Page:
After Paradise

6:30 p.m. Thursdays

“After Paradise” is dedicated to post-Camp Fire recovery information. Each Thursday night, the NSPR News Team will bring you the latest from government officials, rescue organizations, financial planners, trauma experts and local reporters.

What do YOU need to know ?If you have questions about Camp Fire recovery ask them by using the form below.

Julia Maldonado

The Camp Fire displaced thousands from their homes in November. Some are now living in other places across the United States, but many have stayed in the area and are now living in Chico, where housing is extremely limited. This lack of housing has led to recreational vehicles popping up as momentary dwellings all over the city. NSPR recently received a question from an NSPR listener asking about temporary housing options for people—this person was specifically interesting in knowing whether or not shipping containers or tiny homes were viable options.

After Paradise: Week 24

Apr 25, 2019

 


Tonight on "After Paradise" it's been 24 weeks since the Camp Fire started. We get an update from four government officials working in Camp Fire recovery, we hear from Chico News & Review Managing Editor Meredith Cooper about a group looking to better manage future wildfire in Concow and about why some who perished from fire related causes aren’t being counted in the death tool, and we also hear from students at three universities who’ve been envisioning the rebuild of the Ridge and have blueprints and ideas to share with the community.  

After Paradise: Week 23

Apr 18, 2019

Tonight on “After Paradise” it’s been 23 weeks since the Camp Fire started. In this episode, we hear the latest on PG&E, debris removal and the redesign of Paradise. We also hear from residents rebuilding in Coffey Park — a community in Santa Rosa that was destroyed in the Tubbs Fire a year-and-a-half ago. We also take a look at homelessness after the Camp Fire, and hear a story about the Helltown Hotshots – four men who stayed behind to help save their community.

 

Helltown Hotshots

Apr 18, 2019
Matt Fidler

The Camp Fire destroyed nearly everything in its path, but in the community of Helltown a few of the community’s icons were spared. That’s thanks to four friends who stayed behind and battled the fire. We now turn to independent producer Matt Fidler who learned the details of why the Centerville Museum and old school house are still standing.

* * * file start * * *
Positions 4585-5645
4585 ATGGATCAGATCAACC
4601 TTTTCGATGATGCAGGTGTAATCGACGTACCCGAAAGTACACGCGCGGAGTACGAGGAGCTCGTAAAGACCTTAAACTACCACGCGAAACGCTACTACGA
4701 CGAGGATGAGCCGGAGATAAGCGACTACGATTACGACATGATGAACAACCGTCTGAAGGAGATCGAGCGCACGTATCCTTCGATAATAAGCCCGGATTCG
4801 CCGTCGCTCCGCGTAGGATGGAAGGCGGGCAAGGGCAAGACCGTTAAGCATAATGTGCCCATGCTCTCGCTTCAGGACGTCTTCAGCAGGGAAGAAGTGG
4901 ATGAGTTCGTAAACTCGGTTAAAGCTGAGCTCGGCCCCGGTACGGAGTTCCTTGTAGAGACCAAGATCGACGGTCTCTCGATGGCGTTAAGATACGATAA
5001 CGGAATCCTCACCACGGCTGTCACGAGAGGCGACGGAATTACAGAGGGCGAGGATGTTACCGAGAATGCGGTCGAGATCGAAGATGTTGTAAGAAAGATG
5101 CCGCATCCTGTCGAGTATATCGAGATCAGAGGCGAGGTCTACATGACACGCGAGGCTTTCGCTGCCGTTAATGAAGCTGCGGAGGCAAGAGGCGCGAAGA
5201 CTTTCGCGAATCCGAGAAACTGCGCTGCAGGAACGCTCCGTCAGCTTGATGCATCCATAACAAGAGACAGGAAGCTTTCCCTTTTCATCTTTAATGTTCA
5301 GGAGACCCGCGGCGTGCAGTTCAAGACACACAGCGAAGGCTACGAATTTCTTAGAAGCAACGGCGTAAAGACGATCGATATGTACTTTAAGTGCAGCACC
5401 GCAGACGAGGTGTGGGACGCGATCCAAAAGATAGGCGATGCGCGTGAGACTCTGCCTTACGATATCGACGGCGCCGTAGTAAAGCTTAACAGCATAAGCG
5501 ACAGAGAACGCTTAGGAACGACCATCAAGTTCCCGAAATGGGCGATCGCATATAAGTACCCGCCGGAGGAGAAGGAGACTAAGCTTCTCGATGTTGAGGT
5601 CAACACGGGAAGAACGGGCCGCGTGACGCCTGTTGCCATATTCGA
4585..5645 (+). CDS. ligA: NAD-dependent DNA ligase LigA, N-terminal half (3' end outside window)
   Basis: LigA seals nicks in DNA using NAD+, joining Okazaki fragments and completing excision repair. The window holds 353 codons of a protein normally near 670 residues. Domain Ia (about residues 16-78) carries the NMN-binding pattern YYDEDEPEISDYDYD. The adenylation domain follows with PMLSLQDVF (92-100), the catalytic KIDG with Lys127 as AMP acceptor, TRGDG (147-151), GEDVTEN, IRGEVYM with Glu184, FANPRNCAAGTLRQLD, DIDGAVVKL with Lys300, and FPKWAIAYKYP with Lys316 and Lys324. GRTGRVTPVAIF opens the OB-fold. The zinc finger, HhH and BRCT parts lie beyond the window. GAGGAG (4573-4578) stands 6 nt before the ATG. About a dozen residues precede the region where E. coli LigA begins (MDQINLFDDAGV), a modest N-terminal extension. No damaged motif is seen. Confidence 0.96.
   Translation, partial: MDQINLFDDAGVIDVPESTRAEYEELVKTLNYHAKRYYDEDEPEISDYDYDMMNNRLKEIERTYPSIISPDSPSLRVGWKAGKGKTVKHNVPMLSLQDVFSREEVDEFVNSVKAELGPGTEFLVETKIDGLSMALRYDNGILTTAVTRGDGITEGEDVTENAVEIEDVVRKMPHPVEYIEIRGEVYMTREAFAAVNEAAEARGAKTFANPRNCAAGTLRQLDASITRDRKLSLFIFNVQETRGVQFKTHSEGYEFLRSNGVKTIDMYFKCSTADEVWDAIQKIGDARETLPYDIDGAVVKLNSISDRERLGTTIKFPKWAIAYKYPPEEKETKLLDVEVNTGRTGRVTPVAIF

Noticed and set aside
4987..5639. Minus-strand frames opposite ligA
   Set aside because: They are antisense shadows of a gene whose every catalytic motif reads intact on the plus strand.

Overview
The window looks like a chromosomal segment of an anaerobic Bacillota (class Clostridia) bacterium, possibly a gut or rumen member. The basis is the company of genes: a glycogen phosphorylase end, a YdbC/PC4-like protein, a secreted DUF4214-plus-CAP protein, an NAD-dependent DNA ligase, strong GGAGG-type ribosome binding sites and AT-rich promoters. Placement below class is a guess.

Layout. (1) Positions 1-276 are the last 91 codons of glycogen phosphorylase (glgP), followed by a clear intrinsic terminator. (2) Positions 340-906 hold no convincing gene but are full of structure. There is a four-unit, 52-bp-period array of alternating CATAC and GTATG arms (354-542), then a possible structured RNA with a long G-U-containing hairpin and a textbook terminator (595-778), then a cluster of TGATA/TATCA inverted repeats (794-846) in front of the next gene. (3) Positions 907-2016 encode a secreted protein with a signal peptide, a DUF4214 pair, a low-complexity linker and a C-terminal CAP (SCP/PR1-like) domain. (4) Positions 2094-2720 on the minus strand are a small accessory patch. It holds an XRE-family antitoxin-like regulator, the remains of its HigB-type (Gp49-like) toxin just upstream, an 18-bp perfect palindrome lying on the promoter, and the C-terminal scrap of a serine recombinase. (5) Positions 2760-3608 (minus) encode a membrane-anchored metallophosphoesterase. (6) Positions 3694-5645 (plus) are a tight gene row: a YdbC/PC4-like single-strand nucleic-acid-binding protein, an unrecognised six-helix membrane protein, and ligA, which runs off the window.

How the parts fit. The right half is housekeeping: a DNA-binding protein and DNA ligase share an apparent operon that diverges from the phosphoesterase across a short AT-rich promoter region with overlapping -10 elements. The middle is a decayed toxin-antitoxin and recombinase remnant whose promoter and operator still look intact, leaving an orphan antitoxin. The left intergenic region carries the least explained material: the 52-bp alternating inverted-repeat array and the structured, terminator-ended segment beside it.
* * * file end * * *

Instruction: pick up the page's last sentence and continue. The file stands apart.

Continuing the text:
Adia White

It’s hard to know what the new Paradise will be once it’s rebuilt and to know how many people will stay. For some possible insight we turn to a place that’s a year ahead in its fire recovery efforts.

 

Marc Albert

Today, those determined to return home are gathering to talk about reconstruction the town. But many residents also met earlier this week at Paradise Alliance Church to weigh in on recovery plans. NSPR’s Marc Albert has more on both meetings.

 

Camp Fire Debris Cleanup Hits Hurdle

Apr 18, 2019
Noah Berger / AP Photo

The deadline to sign up for the state’s debris removal program passed earlier this week. Roughly 500 people still have not signed up to get debris removed from their property. Butte County officials are now considering gaining access to people’s homes through more extreme measures, as KQED’s Sonja Hutson reports.

Photo used courtesy of Adventist Health

The Camp Fire destroyed nearly everything in its path that day in November, 2018 including most of the town’s hospital. Adventist Health is now scattered throughout the county. For months staff of its previous cancer center have had to drive hours to visit patients who have been displaced. But now, they’ll be able to see those patients in Chico, as a new Adventist Health Cancer Care Center has just opened.

Noah Berger / AP Photo


Climate change is a topic that is increasingly becoming part of the discussion about rebuilding Paradise – and last week it was a large focus, as Chico State held its annual This Way To Sustainability Conference. NSPR’s Dave Schlom interviewed four survivors of the Camp and Carr fires – Susan Dobra, Chelsea West, Melissa Darnell and Luigi Balsamo – during the panel.

 

Noah Berger / AP Photo

While nonprofits and government organizations have largely been highlighted as places where those who have been displaced can get help, the Paradise community itself has been greatly involved in connecting their friends and neighbors to resources.

Pages